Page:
Within Protestantism that’s kind of the point. As I argue in my book The Obscurity of Scripture, even for those Protestants who sing paeans to tradition, the Protestant paradigm inevitably persuades Christians to understand themselves as the ultimate interpretive authorities of the Bible. There are low-church, anti-traditional versions, and there are high-church, tradition-loving versions; but whatever the denomination or theology, the individual Protestant is the one who must determine that which best aligns with the Bible’s plain meaning. No one but the prayerful individual Christian can make that decision.
It is because of this that in Protestantism we see some churches that ordain female pastors and others that don’t; churches that baptize babies and those that don’t; churches that consider homosexuality a sin and those that see it just as a lifestyle choice.
No man can read Rick Warren’s heart. For all we know, he really has prayerfully and carefully considered the Bible’s teaching on women’s role in church and come to the conclusion that there is no obvious biblical injunction against ordaining female pastors. To a point, I can agree with him—nowhere does the Bible explicitly say that women can’t be clergy. Certainly, there are good interpretive reasons for believing they cannot be, but those are reasons that must be logically deduced or inferred based on a careful exegesis of the biblical text combined with a consideration of other ancient, extra-biblical sources, such as the Church Fathers.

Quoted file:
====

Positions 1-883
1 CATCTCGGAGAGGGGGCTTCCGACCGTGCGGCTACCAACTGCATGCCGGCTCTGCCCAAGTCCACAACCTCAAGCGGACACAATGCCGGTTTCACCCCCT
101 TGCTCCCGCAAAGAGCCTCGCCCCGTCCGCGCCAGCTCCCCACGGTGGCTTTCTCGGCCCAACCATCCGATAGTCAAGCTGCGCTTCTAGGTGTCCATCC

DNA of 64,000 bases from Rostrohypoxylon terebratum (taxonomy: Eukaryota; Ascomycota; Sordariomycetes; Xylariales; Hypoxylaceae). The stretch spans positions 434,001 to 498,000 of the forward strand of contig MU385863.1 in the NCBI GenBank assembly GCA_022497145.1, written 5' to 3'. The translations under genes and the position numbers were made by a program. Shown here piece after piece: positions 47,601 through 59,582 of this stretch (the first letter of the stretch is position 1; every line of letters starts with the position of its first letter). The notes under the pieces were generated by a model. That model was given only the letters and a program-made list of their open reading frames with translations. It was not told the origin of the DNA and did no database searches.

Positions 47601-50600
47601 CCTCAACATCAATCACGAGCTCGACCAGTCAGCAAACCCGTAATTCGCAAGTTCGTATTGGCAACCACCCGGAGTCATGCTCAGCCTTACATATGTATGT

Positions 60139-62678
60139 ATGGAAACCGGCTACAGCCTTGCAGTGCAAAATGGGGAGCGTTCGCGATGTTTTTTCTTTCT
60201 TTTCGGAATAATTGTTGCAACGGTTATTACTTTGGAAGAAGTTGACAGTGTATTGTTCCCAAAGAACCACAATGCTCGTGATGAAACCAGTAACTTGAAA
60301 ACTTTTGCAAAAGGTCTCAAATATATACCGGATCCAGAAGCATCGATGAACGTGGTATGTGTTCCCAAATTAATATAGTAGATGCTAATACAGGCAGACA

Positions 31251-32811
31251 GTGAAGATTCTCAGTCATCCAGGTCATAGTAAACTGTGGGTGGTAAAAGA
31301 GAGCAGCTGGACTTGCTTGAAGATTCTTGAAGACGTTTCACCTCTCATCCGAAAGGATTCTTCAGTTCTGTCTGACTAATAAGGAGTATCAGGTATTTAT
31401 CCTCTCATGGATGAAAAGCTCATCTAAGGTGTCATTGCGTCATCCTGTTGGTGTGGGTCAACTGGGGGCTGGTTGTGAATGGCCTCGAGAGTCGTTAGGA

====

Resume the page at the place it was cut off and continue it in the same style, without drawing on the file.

And, most saliently as Catholics, we believe women can’t be pastors because the Church, the ultimate arbiter of Scripture (and Holy Tradition, for that matter!), says so. She has the authority to say so. As St. John Paul II asserted in his apostolic letter Ordinatio Sacerdotalis, “I declare that the Church has no authority whatsoever to confer priestly ordination on women and that this judgment is to be definitively held by all the Church’s faithful.”
Unlike Pastor Warren, we Catholics need not spend years of our lives carefully evaluating the Bible for its teaching on female ordinations—or any other doctrinal controversy. We have faith that the magisterial Church, granted a special charism by Christ Himself, performs that function for us. Unlike Pastor Warren, we Catholics need not spend years of our lives carefully evaluating the Bible for its teaching on female ordinations—or any other doctrinal controversy.Tweet This
That also, I would add, is why we Catholics should be suspicious of Warren’s data-driven arguments in favor of doctrinal or disciplinal innovation. Yes, it’s true, akin to a business, the Church is eager to grow itself and increase the numbers of people coming through the doors. But the analogy is terribly imperfect if not insulting. The Church is about souls not profits. St. Paul exhorts us to “preach the word, be urgent in season and out of season” (2 Timothy 4:2a).
Sometimes our message will be popular and attractive, and other times it won’t be. Yet that message must not change. Yes, it’s medium may evolve—the remarkable achievements of Fr. Michael Schmitz and Bishop Robert Barron exemplify this.
But we must be careful. The evisceration of the liturgy across our post-Vatican II landscape, to offer but one example, has undermined the faith of countless Catholics. The various hackneyed, disfiguring attempts to make the Mass and our parishes more “relevant” and “welcoming” have sown their terrible seeds over half a century.
In his recent videos, Warren reminds viewers of the steep decline in SBC membership since the early 2000s. He labels the denomination’s struggles a crisis of “lost credibility and misplaced priorities.” Yet it is his entire Protestant worldview—aggravated by the peculiarities of his culturally-accommodating, data-driven method—whose priorities (and credibility) are shot.